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Daily Connections Recap - 3/23/2020 - Establishing Routines

As we enter a period of renewal and change, Your Clear Next Step is committed to helping our customers make their businesses and workdays even better. We will be here to walk beside you, to listen, to connect, and to aid in your search for clarity. In doing so, we are offering a free, daily Zoom call, called Daily Connections, at 1:15pm (CDT) every weekday from 3/19/2020-5/1/2020.

These calls are a chance for us to share tips and discussion about relevant topics (working remotely, maintaining consistency in uncertain times, building relationships across geography, staying motivated, staying connected, etc) and network with each other to provide help and support during this time of change.

Thank you to everyone who was able to join us today! The next call will be Tuesday, March 24th at 1:15pm (CDT). Click here to join.

On today's call...

Sinikka shared a few tips about the importance of establishing a routine.

  • Routines help us stay organized (we are less likely to "miss stuff" because our routine “triggers” don’t happen)
  • Routines help us stay motivated (they help us balance out the work we’re doing – interesting/tedious; hard/easier)
  • Routines help us stay prioritized (most of us can’t afford to do nonessential work right now – focus on the essential work, do it quickly and still well) 
  • Routines help us stay balanced (physical wellness, moving around, hydrating, eating balanced meals) 
  • Routines help us connect with others (scheduled daily inspiration calls)

We’ve shared more about the routines and time management on our blog and in our On-Demand Webinar, How to Get More Done Right Now. Because of the changes COVID-19 have brought to your business and workplace, we’re offering special webinar pricingClick here to learn more.  

Here were some ideas and questions tossed out and answered by group

  • For some, in this time, it will be important to try and maintain as much of a normal routine as possible 
    • Try not to think about Work From Home (WFH) as a time to be at home, but instead a time to work. 
    • Stick with your morning routine to help you ease into your day. Get up at the same time. Get ready in the same way you always do. Don’t skip your workout if it’s always been a part of your mornings.
    • Find ways to maintain or replicate the pieces of your routine that help you “flip the switch into work mode” at the start of every day.
  • For others, new routines will binevitable
    • As easy as it can be to fall out of our old routines, be sure your new routines are healthy ones (mentally and physically)
    • Don’t set routines for yourself that will make it harder to transition back into the office when the time comes.
    • To take it one step further, why not use this time to create an even better routine for yourself.
      • If you have a hard time shutting down at the end of the day, use this time to create a routine by ending the day on time by going for a scheduled walk around the neighborhood.
      • If you’ve always wanted to add a morning or lunch hour workout to your routine, this would be a great time to try that out, since many of us have a much shorter commute than before
  • Expectation setting is an important part of creating your routine 
    • Your leader’s expectations for your routine and rhythm are important. Be sure to clarify them now!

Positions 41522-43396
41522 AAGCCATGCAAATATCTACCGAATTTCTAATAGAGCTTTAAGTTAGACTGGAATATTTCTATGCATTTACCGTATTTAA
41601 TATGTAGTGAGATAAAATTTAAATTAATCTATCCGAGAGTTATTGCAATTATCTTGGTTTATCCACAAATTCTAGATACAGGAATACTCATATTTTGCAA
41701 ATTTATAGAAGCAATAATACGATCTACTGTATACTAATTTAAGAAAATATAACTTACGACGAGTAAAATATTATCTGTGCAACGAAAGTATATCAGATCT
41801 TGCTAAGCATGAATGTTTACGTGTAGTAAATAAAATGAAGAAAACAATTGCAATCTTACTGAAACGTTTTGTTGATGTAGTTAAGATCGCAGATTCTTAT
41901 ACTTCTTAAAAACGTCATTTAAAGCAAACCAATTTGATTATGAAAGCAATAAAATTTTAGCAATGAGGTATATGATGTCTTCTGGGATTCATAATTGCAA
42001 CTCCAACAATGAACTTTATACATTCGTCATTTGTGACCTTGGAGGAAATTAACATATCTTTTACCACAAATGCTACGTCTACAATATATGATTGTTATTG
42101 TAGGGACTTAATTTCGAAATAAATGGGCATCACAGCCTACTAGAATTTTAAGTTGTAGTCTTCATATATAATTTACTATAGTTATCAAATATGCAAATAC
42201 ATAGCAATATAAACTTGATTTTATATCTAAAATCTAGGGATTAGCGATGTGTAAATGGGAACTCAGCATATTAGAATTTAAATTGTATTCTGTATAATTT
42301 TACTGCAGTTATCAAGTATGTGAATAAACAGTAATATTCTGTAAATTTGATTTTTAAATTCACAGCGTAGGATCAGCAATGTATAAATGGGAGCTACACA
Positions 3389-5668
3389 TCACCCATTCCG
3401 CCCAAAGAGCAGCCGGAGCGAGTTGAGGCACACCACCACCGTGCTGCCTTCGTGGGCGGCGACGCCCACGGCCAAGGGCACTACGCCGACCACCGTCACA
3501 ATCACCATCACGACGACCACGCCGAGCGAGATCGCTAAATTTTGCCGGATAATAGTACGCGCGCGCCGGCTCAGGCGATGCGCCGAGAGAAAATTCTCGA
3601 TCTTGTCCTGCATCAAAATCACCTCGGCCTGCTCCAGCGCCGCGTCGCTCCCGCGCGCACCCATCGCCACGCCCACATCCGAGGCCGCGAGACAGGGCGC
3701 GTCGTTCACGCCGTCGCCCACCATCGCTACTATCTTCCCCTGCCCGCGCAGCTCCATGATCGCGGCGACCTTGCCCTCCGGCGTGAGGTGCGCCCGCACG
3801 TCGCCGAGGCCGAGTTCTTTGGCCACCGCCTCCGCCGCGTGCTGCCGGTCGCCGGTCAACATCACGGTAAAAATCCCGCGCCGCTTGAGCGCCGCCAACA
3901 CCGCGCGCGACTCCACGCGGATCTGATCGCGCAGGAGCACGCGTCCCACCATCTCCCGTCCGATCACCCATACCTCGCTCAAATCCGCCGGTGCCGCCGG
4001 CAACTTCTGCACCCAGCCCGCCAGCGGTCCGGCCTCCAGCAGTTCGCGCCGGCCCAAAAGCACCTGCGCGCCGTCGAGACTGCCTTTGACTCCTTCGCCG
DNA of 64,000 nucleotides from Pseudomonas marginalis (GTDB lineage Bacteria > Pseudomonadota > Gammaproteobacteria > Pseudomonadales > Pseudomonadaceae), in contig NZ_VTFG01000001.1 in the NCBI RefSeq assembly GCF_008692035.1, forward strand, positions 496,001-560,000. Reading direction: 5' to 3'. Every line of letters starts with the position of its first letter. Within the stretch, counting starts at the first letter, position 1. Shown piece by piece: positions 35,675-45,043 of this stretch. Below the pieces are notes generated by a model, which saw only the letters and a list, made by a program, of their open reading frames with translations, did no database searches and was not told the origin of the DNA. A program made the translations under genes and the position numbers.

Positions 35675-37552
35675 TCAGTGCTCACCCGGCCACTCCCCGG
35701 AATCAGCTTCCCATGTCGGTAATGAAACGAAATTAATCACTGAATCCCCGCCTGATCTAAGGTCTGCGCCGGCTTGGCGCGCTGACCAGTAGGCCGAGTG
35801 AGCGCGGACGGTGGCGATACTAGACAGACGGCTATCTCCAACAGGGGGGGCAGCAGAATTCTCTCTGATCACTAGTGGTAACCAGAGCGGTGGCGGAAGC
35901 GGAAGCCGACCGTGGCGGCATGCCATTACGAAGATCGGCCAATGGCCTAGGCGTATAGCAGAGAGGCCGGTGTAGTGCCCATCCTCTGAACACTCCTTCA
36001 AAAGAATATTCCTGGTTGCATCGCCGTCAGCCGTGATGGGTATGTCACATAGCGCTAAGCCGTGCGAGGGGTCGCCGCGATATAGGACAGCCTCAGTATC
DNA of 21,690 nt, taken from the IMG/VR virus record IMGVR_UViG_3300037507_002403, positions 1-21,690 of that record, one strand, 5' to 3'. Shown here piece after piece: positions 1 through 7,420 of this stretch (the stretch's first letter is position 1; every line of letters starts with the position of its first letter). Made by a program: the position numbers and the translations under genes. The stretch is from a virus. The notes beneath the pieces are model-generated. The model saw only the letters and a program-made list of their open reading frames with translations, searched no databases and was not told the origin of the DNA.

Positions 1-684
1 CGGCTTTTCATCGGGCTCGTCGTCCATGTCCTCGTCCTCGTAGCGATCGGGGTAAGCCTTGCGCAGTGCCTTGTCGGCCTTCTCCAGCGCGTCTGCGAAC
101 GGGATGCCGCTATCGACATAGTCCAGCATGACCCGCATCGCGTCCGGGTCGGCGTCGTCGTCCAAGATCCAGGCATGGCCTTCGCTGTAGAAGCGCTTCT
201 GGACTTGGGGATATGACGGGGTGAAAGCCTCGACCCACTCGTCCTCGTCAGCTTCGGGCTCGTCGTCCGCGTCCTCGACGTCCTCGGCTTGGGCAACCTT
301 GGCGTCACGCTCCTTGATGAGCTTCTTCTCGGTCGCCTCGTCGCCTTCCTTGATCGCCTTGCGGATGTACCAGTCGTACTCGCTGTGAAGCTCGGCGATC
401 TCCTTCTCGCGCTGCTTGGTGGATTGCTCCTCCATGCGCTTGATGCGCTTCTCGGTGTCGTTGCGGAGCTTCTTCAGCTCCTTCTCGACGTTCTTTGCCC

• Your own expectations for your what you will accomplish thorough out your day, and when you will accomplish it will greatly affect the routine you set for yourself.  
    • Saying your expectations out loud to someone else will go a long way in helping hold yourself accountable. Share your expectations with your team or the people closest to you. 
  • Action cures frustration. It’s important to stay active or re-create the activity you might miss by not physically going into the office every day. Be sure to schedule time for yourself to be active and get some fresh air (while maintaining 6 feet of social distance, of course 
  • Morning Brain” is a real thing. Use your early mornings to do your heavy thinking or focused work.  
  • Think the times in your day when you are likely to get disrupted (around the lunch hour, for example) and do work during that time that is easily disreputable.  
  • The Project Management community has always said that the best time for team meetings are Tuesday mornings at 9:00am, or Thursday afternoons at 1:00pm.  
  • A few years ago I read that at 3:00 in the afternoon, if you spend even 30 seconds looking at pictures of cute animals, it will release positive energy in your brain to help you get through the last bit of the day.  
  • Think about using different kinds of music to help you accomplish different kinds tasks. Maybe something more up-beat as your sort through your inbox in the morning or right after lunch. Maybe something instrumental to serve as background noise while you do your focused work. Maybe calming music as you wind down at the end of the day and do your pre-planning for tomorrow. 
  • The Pomodoro Technique could help you time block your day to allow for balance between focused work and brain breaks.  
  • Creating continuity in your routine from day-to-day will help ensure it sticks. So, don’t leave today, without a plan for tomorrow. 
Sinikka headshot 2017

About the Author

Sinikka Waugh

Sinikka Waugh is a recognized leader in understanding people and in adapting tools, techniques, and processes to meet the demands of the situation at hand. Since 2006, Sinikka has provided compassionate leadership in transformation initiatives. When she isn’t in front of a class, she enjoys putting her background in English and French Literature to work, by writing blogs about the subjects she teaches every day.


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